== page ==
Reap Benefit has developed an open civic platform that comprises a WhatsApp chatbot, a web app, and a civic forum, to guide first-time users with simple steps using a variety of civic challenges that are fun and engaging. Through decentralisation and communitisation, as they call it, many people can now get better access through WhatsApp. So if you see a pothole on the road, you can type that into the chatbot and send a photo, and then have a discussion on what you should do about it. So that agitation and anxiety can turn into real action. During COVID they were able to reach more than a million people with direct relief using this sort of decentralised community model. Jhatkaa also uses mobilisation and awareness building to aggregate citizen voices. Last year, they organised one of the biggest climate strikes in Bengaluru with 1,500 people, and created a lot of awareness videos which got three million views, and 14,000 people signed their petition for cleaner air. On the other hand, Civis looks at environmental legislation, which is usually so technical that regular citizens or civil services find it difficult to understand, even though we are impacted by what those laws are framing. So in March 2020, they put up a simpler version of the Environmental Impact Assessment Notification, and they received more than 400 comments which will hopefully be taken into consideration when the final rules come out. We must applaud and encourage all these Samaaj-based efforts, but more importantly, each of us has to find a way to participate in these attempts. We need a broader collective action of the Samaaj because urban design is not a spectator sport. Good governance is not an entitlement – we have to co-create it. No matter who you are, you are a citizen first.

For years now, my work has been devoted to the premise that it is only the Samaaj and institutions of the Samaaj that can hold the state and markets accountable to the larger public interest, and can uphold our individual rights and freedoms. This is where we can creatively work together on the most complex problems that we are facing as a society. Luckily, today’s new technologies do allow us to participate more effectively with relative ease. But I’m not talking about clicktivism. I’m talking about Societal Platform Thinking i.e. how a technology-enabled social ecosystem can create discoverability of solutions. It can create better access to services because we are all engaged in making the whole system better, and it can improve our ability to make meaningful choices. We need civil society itself to get much more digital in this inevitable digital age, so that a digital Samaaj can keep tech corporations from amassing unconscionable power and from creating tools and products that distort the political and democratic processes as we are beginning to see.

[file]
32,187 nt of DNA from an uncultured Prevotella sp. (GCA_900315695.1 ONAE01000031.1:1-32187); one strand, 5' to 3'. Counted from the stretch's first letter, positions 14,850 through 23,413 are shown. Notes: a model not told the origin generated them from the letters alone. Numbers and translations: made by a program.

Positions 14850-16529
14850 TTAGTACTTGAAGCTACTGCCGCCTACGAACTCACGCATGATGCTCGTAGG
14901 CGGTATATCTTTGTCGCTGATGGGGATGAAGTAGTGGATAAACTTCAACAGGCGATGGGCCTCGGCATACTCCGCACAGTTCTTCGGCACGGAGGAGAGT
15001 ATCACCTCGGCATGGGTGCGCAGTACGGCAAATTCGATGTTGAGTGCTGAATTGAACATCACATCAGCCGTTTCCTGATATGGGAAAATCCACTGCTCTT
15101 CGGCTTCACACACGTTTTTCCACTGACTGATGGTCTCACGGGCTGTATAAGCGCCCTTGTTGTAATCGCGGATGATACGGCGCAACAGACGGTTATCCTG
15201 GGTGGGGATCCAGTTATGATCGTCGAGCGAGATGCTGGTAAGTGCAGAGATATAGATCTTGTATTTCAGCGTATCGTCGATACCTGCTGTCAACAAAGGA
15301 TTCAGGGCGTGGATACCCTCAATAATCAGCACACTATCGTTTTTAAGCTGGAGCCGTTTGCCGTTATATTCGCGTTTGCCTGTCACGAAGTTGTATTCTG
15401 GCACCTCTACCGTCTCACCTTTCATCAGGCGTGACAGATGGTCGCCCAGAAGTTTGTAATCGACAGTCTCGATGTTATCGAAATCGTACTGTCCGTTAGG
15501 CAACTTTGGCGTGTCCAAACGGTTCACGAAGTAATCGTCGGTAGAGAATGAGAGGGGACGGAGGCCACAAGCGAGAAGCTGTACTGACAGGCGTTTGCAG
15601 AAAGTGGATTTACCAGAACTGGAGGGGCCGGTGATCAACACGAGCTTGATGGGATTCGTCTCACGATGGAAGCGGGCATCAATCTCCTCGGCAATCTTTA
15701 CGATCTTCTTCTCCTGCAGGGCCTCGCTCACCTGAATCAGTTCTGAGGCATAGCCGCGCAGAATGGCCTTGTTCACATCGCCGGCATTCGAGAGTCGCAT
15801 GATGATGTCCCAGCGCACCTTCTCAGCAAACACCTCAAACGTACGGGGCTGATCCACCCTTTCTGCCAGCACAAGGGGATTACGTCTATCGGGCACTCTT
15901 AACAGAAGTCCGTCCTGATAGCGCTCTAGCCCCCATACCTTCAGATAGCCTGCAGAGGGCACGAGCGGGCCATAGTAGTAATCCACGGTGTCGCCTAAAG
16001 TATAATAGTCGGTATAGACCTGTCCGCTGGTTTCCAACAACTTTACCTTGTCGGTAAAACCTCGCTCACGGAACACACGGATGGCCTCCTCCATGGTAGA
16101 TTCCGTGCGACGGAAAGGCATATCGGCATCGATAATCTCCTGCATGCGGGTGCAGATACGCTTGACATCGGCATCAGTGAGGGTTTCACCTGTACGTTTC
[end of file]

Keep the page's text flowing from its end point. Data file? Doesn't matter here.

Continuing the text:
It’s more important than ever that organisations like eGov and other civil society organisations work together from the demand side and the supply side to strengthen societies’ own interactions and interfaces with the Samaaj. Of course, we have to be careful that we prevent technologies from amassing power that will reduce individual or collective agency and strip meaning from social connection. This is not ideal speculation, and the time has come for us to persevere patiently but creatively and challenge any technology future that is more of a dystopia than a solution to our current problems. So this battle has to be engaged in by the Samaaj, and hopefully represented by civil society organisations so that technology can be an enabler of our common intent for a good society. I think we’re at a very exciting inflection point where urban spaces are going to be reimagined and redesigned.

This year of the virus has forced us to speed up our thinking on what cities can look like in the future. This is not the last pandemic we shall see, and it is only the beginning of climate change, so how are we going to adopt urban resilience? Technology and civil society will play a huge role in this, but moreover, every single one of us has to believe that we can participate and therefore we will. We must start thinking about how each of us can build on this momentum and build back a better, new normal. We must create cities that we are proud of belonging to, and cities where our children can breathe.